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with rejoicing strength, peace untold, victory complete. Perhaps you are beset with the cares of life, perplexities of bread-winning, and of household ordering. Let not these things darken you with painful apprehension, or fill the whole measure of your thoughts. A few years, and you shall look back on them and smile that they could cloud your way for a moment. Are you weighed down with weakness of body, crippling your powers, crushing your enjoyments? Be of good courage. The strength of the seraph shall be ycurs. No athlete, rejoicing in manly power, tastes the supreme freedom and joy of the spiritual body that awaits you. Does trouble assail you with bitter and heart-piercing blows ? Rejoice and lift up your head, for the time of your redemption draweth nigh. The homeward traveller complains not at beating wind and drenching rain-he hardly feels them. Just before him he knows lies the home from whose windows streams the promise of warmth and comfort ; and within are the dear ones the very thought of whom is shield against wet and cold. Is your life dark through the absence of the one whose presence glorified it ? Remember how the brief parting used to give sweetness to the meeting. The parting now, long though it seem, is but a moment to the union to which you are drawing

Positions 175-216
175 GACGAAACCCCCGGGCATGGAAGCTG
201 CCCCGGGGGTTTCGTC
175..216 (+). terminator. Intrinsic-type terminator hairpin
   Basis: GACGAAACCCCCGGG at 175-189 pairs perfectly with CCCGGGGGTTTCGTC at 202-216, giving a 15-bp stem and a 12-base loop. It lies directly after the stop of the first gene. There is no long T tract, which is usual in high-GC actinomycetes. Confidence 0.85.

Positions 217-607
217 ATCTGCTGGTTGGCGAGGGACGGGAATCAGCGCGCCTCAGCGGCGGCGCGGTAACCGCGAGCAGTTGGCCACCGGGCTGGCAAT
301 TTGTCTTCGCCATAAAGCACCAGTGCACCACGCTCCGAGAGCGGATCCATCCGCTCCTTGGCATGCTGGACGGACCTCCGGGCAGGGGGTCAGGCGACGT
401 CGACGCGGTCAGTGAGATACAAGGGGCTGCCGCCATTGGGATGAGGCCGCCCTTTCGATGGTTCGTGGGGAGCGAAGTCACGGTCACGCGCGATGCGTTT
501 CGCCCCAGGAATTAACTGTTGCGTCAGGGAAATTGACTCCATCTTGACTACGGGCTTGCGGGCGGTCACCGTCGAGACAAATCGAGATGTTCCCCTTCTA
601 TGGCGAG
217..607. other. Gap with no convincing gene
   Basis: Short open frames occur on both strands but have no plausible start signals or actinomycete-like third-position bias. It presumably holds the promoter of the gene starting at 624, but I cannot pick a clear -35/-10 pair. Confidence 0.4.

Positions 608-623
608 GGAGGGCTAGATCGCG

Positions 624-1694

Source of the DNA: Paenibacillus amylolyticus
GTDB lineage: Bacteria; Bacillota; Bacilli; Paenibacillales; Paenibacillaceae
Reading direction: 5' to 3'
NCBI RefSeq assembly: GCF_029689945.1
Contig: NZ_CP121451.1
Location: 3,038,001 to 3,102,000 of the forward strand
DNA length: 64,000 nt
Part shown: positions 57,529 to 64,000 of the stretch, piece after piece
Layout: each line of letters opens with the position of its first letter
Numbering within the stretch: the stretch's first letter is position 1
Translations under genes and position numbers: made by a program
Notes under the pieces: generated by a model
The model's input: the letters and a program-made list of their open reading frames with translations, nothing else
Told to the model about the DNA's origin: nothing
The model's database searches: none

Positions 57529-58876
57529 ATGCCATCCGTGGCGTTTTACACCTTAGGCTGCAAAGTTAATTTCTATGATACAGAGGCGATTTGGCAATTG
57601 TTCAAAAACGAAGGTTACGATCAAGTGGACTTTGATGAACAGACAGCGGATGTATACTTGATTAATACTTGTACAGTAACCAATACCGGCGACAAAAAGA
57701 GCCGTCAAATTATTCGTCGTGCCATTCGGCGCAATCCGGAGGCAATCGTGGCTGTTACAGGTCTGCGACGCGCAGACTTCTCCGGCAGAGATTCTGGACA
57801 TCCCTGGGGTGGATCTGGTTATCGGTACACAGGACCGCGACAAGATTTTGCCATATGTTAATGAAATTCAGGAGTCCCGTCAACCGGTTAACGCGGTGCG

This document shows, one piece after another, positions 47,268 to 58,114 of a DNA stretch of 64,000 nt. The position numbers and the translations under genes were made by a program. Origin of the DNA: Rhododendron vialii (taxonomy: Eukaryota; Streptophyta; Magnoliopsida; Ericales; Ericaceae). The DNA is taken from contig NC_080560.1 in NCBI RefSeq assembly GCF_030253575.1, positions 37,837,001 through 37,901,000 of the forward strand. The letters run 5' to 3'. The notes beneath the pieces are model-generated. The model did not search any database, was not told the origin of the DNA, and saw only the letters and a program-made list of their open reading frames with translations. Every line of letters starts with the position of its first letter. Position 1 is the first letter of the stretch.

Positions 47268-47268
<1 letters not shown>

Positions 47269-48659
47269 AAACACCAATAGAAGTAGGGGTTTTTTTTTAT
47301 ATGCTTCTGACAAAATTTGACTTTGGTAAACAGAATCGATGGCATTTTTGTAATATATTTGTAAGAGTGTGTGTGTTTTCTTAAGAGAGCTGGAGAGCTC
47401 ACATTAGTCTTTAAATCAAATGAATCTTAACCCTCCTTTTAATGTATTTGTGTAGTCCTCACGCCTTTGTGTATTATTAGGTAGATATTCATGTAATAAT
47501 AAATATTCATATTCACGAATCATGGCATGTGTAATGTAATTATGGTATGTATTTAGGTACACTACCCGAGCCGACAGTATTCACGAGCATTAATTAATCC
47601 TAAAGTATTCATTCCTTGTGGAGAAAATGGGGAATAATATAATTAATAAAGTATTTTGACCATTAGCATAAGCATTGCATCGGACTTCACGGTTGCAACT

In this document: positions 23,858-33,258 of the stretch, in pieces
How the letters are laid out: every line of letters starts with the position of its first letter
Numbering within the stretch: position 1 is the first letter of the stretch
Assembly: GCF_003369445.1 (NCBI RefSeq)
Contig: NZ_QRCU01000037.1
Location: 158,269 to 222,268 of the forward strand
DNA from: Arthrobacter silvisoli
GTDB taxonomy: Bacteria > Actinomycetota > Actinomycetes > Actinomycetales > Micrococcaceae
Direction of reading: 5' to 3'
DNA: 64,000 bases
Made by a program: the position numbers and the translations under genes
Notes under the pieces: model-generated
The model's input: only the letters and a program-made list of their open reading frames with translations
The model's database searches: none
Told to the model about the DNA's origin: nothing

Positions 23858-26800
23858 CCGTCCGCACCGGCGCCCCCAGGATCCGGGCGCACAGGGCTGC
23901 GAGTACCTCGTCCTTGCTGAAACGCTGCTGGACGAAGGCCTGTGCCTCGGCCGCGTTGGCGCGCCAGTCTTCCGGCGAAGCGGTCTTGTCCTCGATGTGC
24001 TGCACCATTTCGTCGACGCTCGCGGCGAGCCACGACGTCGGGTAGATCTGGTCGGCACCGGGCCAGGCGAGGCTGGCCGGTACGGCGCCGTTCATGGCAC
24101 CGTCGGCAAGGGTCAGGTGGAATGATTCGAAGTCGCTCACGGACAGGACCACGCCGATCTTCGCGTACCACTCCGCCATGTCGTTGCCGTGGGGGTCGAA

Its sweetness, its full certainty of unbroken future, shall have a depth which the worst pang now cannot measure. Are you walking in ways of sin, leaving often your higher life to grovel in the mire of earth ? Oh, be not ungrateful for the love that may hereafter be revealed to your sight! You are a prince, whose kingdom has been bought with a great price, dishonour not Him who bought your inheritance with His blood. Are you living in sluggishness an animal life of eating and sleeping and low self-seeking? You are choosing animalhood instead of angelhood. You are turning your back on heaven opening to win you. Or are you, while striving and aspiring for the better things, sad at heart because God is yet far off, and dim to your thoughts ? Be patient. Never was there such cause for patience as you have. The revelation, the awakening, is not far off. are as a child asleep beneath its mother's eyes. Shadowy dreams are all its mind can reach. A moment more, and it shall awake to the mother's kiss, the mother's smile, pouring forth to it the unutterable tenderness of her heart.
These things are real. They are certain. Rather, such thoughts but dimly express the real and certain future. It becomes us to look upon that future often, to let its radiance fill our hearts, that we may Falk worthy of the vocation wherewith we are called. All we hold here that is bright and dear is but the faint image of the world just beneath our horizon line, toward which each step is taking us.
Waar HINDERS.—Many a soul sways towards heaven, but cannot ascend thither, because it is anchored to some secret sin.